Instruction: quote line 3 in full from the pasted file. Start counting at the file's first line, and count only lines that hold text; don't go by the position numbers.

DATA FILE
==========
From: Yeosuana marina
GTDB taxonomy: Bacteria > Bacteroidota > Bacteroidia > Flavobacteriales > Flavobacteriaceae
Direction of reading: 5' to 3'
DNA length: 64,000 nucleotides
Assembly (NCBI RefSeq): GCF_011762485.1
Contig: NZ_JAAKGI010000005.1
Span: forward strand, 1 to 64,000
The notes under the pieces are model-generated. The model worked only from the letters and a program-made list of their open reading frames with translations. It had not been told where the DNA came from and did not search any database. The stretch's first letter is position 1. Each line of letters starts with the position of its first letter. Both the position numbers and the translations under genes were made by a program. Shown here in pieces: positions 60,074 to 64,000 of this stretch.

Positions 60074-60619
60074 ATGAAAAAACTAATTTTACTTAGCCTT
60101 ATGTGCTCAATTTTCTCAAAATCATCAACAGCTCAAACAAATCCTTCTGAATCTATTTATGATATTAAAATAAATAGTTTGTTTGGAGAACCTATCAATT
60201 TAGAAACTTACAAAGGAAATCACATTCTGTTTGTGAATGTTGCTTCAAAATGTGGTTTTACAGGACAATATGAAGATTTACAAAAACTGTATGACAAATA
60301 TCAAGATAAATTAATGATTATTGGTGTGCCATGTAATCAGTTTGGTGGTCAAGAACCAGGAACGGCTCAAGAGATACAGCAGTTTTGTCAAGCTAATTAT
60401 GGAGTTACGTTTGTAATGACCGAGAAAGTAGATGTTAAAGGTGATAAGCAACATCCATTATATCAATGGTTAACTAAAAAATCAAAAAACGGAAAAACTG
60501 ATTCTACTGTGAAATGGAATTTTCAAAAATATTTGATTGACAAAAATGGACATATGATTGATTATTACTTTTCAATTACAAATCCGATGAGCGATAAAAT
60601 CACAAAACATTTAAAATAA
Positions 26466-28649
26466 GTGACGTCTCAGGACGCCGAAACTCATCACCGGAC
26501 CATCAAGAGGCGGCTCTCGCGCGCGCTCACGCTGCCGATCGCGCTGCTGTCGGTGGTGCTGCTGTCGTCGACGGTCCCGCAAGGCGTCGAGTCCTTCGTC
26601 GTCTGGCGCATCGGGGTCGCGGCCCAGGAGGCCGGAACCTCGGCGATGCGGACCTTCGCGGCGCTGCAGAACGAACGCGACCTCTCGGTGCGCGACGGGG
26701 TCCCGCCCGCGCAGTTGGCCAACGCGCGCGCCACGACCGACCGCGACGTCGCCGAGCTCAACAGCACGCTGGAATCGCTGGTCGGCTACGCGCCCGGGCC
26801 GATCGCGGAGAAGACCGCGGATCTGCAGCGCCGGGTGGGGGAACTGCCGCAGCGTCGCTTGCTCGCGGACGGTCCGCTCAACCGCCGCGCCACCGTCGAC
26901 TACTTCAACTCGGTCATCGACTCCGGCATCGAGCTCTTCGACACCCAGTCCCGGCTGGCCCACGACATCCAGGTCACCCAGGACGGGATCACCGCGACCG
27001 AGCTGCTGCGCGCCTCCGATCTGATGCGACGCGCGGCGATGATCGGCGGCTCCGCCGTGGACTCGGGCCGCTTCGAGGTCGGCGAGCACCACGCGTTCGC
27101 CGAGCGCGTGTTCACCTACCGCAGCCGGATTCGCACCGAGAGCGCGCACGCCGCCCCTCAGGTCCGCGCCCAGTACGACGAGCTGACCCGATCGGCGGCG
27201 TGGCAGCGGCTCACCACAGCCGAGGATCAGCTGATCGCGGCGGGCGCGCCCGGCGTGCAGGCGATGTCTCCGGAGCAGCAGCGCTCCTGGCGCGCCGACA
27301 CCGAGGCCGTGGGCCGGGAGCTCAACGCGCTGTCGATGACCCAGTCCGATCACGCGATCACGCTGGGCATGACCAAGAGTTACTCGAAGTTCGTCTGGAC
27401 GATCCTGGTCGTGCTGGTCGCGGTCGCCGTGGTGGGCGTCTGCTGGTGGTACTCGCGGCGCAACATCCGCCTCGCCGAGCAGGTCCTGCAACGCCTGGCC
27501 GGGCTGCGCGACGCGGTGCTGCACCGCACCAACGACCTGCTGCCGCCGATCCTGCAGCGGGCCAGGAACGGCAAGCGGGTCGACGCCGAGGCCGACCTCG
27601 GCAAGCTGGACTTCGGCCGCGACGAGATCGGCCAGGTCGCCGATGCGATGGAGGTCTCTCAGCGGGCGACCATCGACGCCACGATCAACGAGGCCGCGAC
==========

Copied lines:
Direction of reading: 5' to 3'